Chief Executive Insights

4 Insurance Trends for 2022: Focus on Technology, Customer Education & Dynamics

As the world turns its focus on 2022, still emerging from the Covid pandemic after nearly two years, many industries continue to shift their business models and customer-related marketing strategies to remain profitable and stay in business.

The life insurance industry is no different. Companies are re-evaluating their focus and messaging to better connect with – and inform – targeted markets and address the related changes in buying behaviors.

Here are 4 predictions for the life insurance industry in 2022:

  1. A Focus on Changing Millennial Mindsets & Dispelling Myths
    More companies will be targeting Millennials in 2022 for life insurance. Generation Y now represent the largest U.S. demographic, about 72.2 million strong. Yet, when it comes to life insurance, they’re underserved.

    In the absence of true knowledge about life insurance – the options that exist, how they qualify and costs — Millennials hold onto preconceived notions and ideas that need to change.

    Many 25- to 40-year-olds don’t consider life insurance a “must-have.” It’s all about information, or lack thereof, as these telling statistics, courtesy of the Best Life Rate website, show:

    # 44% of Millennials overestimate life insurance costs by 5x.
    # 58% don’t buy any life insurance because they don’t know the policy type or coverage amount to get.
    # 38% don’t purchase coverage due to fear they won’t qualify.
    # 43% say they simply haven’t been approached about purchasing coverage.

    It’s past time to turn the insurance industry on its head and change perceptions. The best way to change this mindset is to focus on specific messaging that resonates with this demographic to better educate them – explaining that policies are available for all budgets and price points, even for those with pre-existing conditions. The right life insurance provider can help determine how much coverage a customer needs, taking budget into consideration.

    With greater education using social media, the insurance industry can dispel many of these life insurance myths. According to Best Life Rate, Millennials use social media more than other age groups for research, to verify insurer details, advisors or agents before doing business: Facebook (26%), Instagram (11%), Twitter (9%), Linkedin (9%) and YouTube (17%). Those who trust the agent/advisor and company are most likely to buy life insurance. So, sharing clear details about costs and options can help.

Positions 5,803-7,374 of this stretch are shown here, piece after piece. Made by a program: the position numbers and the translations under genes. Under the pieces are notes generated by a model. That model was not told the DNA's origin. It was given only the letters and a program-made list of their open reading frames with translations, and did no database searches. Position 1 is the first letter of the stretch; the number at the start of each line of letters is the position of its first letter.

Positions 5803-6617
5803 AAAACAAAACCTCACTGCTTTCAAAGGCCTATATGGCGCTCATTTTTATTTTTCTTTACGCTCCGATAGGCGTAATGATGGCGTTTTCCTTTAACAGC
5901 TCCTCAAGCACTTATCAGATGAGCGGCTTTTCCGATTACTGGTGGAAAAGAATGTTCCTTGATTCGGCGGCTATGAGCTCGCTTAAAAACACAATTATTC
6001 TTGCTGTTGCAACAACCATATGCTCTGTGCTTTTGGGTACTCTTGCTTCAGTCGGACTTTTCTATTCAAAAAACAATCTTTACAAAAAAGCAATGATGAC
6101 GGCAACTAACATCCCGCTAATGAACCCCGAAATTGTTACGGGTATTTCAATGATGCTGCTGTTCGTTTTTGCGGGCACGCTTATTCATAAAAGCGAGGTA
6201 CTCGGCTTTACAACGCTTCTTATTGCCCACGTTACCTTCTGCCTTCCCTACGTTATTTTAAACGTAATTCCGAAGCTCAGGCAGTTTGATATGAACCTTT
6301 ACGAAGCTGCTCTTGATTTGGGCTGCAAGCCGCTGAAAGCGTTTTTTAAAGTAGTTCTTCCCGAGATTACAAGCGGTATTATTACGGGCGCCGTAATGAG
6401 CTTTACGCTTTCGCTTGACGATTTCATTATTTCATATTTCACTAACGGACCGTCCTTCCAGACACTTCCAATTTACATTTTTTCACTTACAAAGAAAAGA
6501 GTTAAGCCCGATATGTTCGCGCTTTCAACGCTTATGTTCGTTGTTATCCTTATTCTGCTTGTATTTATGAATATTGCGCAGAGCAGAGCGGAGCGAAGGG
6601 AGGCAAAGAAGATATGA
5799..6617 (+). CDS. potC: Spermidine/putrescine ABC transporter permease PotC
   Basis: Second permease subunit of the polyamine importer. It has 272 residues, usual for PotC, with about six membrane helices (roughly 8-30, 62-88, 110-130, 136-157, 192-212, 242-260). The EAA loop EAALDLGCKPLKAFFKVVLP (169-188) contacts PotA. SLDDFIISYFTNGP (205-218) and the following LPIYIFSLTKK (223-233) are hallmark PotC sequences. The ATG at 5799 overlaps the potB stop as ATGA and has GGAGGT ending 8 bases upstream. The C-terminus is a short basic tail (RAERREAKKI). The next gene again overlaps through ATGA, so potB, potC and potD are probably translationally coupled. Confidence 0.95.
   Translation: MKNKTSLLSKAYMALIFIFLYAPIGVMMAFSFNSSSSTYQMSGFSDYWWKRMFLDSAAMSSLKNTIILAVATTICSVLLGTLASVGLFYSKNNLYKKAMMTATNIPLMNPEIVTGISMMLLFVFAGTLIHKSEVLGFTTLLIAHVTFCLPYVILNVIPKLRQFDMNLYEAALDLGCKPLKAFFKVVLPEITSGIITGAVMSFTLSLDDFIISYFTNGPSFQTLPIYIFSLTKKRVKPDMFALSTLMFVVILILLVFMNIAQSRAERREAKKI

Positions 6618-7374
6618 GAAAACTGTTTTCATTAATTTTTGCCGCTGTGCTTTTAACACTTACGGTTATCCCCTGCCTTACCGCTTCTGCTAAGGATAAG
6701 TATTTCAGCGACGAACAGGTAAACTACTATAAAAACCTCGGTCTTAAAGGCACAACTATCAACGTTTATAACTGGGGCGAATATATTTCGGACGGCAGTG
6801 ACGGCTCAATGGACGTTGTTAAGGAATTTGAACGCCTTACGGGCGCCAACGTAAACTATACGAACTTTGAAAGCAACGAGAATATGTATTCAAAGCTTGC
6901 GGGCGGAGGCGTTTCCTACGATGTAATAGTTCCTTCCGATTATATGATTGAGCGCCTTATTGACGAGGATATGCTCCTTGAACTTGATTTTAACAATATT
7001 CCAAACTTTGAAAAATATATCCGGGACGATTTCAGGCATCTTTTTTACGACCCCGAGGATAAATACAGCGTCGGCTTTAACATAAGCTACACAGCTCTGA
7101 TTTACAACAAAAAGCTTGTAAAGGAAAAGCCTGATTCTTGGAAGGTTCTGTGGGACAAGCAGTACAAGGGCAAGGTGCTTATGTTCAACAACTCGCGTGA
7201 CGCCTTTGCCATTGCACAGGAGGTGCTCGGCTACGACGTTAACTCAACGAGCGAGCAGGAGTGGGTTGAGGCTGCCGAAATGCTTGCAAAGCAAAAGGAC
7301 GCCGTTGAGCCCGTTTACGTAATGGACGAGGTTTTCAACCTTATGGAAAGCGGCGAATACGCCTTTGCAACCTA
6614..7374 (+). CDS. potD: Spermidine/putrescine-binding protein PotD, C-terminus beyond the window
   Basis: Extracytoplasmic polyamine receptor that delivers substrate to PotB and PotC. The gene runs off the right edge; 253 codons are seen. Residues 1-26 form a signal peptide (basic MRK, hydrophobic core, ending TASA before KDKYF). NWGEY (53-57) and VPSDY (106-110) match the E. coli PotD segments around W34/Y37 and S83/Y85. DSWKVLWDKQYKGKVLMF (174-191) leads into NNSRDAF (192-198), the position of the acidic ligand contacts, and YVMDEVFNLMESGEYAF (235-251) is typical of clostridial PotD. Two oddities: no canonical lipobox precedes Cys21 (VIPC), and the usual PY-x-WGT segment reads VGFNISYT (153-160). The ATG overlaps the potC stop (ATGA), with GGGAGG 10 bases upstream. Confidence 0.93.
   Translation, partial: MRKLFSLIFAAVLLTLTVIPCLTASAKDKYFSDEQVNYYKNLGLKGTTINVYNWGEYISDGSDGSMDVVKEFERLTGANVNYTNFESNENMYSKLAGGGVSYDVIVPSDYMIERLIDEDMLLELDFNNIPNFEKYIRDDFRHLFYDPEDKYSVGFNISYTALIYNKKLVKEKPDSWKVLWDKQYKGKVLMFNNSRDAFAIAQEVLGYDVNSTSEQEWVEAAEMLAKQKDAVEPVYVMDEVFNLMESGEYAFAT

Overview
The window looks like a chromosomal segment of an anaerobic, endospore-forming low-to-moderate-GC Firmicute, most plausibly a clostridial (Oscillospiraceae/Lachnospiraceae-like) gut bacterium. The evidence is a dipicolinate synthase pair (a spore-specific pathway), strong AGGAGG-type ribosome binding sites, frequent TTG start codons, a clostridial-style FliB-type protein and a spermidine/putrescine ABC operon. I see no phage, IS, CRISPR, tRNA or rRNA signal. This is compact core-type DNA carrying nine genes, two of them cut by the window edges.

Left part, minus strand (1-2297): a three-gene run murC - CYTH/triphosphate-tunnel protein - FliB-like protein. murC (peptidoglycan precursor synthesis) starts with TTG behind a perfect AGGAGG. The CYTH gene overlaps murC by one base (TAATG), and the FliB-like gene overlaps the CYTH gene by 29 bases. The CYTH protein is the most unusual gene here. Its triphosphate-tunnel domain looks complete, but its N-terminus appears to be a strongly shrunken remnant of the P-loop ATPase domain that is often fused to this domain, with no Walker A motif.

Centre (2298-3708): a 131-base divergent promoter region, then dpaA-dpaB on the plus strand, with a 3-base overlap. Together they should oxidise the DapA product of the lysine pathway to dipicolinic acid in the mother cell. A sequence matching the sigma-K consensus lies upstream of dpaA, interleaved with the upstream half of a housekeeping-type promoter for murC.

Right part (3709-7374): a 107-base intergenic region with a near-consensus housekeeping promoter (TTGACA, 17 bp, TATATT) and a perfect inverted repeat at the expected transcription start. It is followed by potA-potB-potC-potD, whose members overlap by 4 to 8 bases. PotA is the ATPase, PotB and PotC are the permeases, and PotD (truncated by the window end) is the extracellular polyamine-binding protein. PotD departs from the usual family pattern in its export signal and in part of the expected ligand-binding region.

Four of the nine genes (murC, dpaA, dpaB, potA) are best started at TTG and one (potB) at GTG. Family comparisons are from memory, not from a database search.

2. More Self-Employed People Will Buy Policies
    Another Covid-related impact for the insurance industry which will continue into 2022, is that there are greater numbers of potential policy buyers who are self-employed.

    In addition to layoffs, there were many resignations during the pandemic for childcare and other reasons. Many of these people started their own businesses; more than 4 million applications were filed for new businesses in 2021 through September.

    Millions of people likely started new companies because they wanted to leave their mark; to make a difference. They are in search of better opportunities for themselves and their families, and if that is the case, life insurance is a smart part of that strategy.

    With the right life insurance policy, people can ensure that their family will see the benefits from their hard work after they’re gone.

    Often, people let their employment status determine life insurance coverage. This is another myth that the insurance industry will change in 2022 through education.

    When they leave their jobs, many people don’t realize that they still can get life insurance on their own. Those who are unemployed, self-employed, a gig worker, or a freelancer, can still get affordable life insurance coverage.

    People that are running a business need their policy transactions to be simple, digital-first and with a clear menu of choices. It may even be helpful to have insurance products with enough flexibility that they can be expanded and decreased based on the size of the business.

    Life insurance for the self-employed needs to take into account a few business-related factors that are different for employees covered by life insurance by their employers. Such coverage ensures: